Mitch:             Exactly.

Josh:                So now, when I work with somebody, I feed them an idea, expecting them to shoot it down, knowing that they’re going to come back, sometime in the future – it might be a week, it might be a month, it might be a year, but to say, “I’ve got this great idea.” And then, it’s my job, at that point, to say, “I love your idea. Let’s work on a strategy to implement it.”

Mitch:             Yeah, it’s a great point.

Josh:                And when you do that, you’re being a guide. And when we’re marketing, especially in the blue‑collar world, because blue collar people just don’t do this, we need to be talking to people about the success path that they’re going to go on.

Mitch:             Yeah.

Josh:                That’s something a guy named Stu McLaren came up and he uses it for membership sites, membership organizations. And the truth is, with a membership, you have a success path. But anything that you do with a customer, there’s a success path. In the sales world, it’s called pipeline.

Mitch:             Right. Exactly.

Josh:                If I do this, I do this, I do this, and I do this, I’m going to get a customer at the end of the pipeline. But first, we’ve got to go through the process. All businesses, basically, it comes down to what is your path that you’re taking your customers on?

Mitch:             That’s exactly right. If you don’t hand people a plan, they have a hard time knowing where they’re going to go. You know, you’re the expert, you know exactly what they need to do. And you might come up with a brilliant idea that they shoot down, the first time they hear it. You know what they need to do. But, when you are not the expert, it’s sometimes hard to envision what success looks like and envision the step‑by‑step plan.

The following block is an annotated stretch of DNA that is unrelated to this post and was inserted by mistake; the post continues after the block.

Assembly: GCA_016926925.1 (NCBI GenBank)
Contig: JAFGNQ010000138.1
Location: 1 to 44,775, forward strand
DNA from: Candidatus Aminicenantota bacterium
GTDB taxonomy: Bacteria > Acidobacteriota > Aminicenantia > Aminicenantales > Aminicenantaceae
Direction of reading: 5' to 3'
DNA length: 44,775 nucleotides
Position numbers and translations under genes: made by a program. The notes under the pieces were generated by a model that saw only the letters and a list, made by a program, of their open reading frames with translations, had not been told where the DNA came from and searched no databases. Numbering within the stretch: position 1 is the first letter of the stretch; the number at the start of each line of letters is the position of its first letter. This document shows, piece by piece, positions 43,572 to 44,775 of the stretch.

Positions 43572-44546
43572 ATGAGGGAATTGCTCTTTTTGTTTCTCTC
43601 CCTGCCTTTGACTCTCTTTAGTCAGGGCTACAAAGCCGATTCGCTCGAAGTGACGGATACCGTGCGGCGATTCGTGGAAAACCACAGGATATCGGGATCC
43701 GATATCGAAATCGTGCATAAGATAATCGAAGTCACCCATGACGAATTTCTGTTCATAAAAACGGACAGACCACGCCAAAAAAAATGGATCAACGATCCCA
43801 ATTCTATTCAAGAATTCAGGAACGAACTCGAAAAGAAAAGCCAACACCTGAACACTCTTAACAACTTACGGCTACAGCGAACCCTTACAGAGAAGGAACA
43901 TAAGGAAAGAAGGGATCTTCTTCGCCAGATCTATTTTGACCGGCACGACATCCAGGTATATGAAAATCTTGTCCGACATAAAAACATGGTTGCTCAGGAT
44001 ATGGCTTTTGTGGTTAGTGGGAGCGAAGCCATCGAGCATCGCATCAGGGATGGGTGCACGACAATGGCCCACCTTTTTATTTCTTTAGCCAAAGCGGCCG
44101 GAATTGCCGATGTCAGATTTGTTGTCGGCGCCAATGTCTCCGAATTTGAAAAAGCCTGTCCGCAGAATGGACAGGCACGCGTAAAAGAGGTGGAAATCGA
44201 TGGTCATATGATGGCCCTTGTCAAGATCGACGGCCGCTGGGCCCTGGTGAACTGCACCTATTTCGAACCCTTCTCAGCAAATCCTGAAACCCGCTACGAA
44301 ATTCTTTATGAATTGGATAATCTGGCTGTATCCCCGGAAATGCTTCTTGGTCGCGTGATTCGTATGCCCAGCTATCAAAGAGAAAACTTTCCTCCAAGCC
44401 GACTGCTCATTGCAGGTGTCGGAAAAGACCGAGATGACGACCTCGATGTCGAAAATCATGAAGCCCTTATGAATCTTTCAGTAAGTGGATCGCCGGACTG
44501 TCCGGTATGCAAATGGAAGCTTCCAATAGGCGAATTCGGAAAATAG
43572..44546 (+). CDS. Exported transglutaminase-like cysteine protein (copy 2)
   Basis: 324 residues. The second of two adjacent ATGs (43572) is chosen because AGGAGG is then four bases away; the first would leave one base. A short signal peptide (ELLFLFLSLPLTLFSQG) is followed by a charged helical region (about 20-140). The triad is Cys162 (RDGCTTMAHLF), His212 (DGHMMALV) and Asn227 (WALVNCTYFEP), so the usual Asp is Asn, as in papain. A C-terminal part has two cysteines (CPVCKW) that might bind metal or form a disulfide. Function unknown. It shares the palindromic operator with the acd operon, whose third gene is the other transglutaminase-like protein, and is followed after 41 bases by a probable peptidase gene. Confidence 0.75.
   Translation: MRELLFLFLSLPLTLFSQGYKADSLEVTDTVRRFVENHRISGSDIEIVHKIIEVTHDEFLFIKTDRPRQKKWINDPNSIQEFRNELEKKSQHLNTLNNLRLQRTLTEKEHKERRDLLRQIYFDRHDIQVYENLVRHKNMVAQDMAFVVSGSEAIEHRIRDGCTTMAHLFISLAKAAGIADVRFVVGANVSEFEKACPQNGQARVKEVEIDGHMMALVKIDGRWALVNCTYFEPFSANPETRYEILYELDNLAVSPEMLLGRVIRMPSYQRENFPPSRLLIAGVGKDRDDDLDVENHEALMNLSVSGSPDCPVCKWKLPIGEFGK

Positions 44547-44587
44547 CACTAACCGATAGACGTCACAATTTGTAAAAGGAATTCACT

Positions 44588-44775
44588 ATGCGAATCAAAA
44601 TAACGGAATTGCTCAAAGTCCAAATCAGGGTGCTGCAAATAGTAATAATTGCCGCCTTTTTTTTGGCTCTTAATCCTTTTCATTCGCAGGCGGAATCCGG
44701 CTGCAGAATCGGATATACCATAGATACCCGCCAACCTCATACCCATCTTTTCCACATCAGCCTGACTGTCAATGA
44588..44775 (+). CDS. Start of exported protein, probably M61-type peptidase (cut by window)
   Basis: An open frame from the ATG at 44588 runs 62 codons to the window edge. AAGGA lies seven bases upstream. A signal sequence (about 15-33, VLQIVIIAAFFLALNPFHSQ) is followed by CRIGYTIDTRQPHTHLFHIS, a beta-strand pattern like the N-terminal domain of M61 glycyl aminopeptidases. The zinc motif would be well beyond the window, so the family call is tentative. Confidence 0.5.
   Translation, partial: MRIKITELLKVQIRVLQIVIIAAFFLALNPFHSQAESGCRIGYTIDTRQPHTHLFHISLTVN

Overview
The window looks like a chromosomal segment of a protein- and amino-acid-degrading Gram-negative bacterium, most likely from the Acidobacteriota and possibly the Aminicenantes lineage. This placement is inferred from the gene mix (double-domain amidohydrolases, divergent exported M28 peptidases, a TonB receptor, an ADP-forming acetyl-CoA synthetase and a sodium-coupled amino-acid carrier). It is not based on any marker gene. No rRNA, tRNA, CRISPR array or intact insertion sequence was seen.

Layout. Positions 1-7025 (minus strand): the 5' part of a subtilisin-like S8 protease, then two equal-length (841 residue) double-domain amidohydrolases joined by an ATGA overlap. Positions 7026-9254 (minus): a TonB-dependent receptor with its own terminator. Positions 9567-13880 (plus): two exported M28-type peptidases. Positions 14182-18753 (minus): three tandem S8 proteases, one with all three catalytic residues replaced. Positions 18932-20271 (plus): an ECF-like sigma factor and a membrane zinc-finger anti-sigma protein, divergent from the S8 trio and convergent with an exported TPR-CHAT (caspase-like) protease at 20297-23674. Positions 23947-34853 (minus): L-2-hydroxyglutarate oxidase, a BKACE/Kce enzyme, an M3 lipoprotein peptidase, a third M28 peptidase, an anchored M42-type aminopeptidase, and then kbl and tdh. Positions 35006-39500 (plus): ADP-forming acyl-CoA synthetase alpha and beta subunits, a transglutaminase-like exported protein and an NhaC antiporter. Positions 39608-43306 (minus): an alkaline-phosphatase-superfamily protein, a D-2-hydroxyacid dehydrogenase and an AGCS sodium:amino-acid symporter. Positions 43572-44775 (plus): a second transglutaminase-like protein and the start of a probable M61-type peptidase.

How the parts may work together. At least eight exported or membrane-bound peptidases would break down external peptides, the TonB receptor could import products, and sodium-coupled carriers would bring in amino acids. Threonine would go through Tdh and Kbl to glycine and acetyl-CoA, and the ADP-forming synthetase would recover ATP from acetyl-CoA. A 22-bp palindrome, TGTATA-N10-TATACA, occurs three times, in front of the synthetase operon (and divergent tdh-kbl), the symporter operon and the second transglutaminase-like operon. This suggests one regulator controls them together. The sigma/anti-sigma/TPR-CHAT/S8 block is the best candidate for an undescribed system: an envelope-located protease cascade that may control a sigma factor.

So, it’s really our job, as marketers, and I believe that everyone who is involved in businesses is a marketer at some level. It’s our job as marketers to hand them a plan, to show them kind of the baby steps that you’re here and we’re going there. And, you know, “there” is success and here’s how we’re going to do it. And make that really digestible. Make it really clear and easy to understand. Don’t overwhelm them with your brilliant technologies and things that they don’t understand. You know, give them plain language that helps them see what those baby steps are to success.

Josh:                Yeah, one of my favorite things to say is, you know, what we’re going to do is simple, it’s just not easy.

Mitch:             There you go. Yep, that’s exactly right.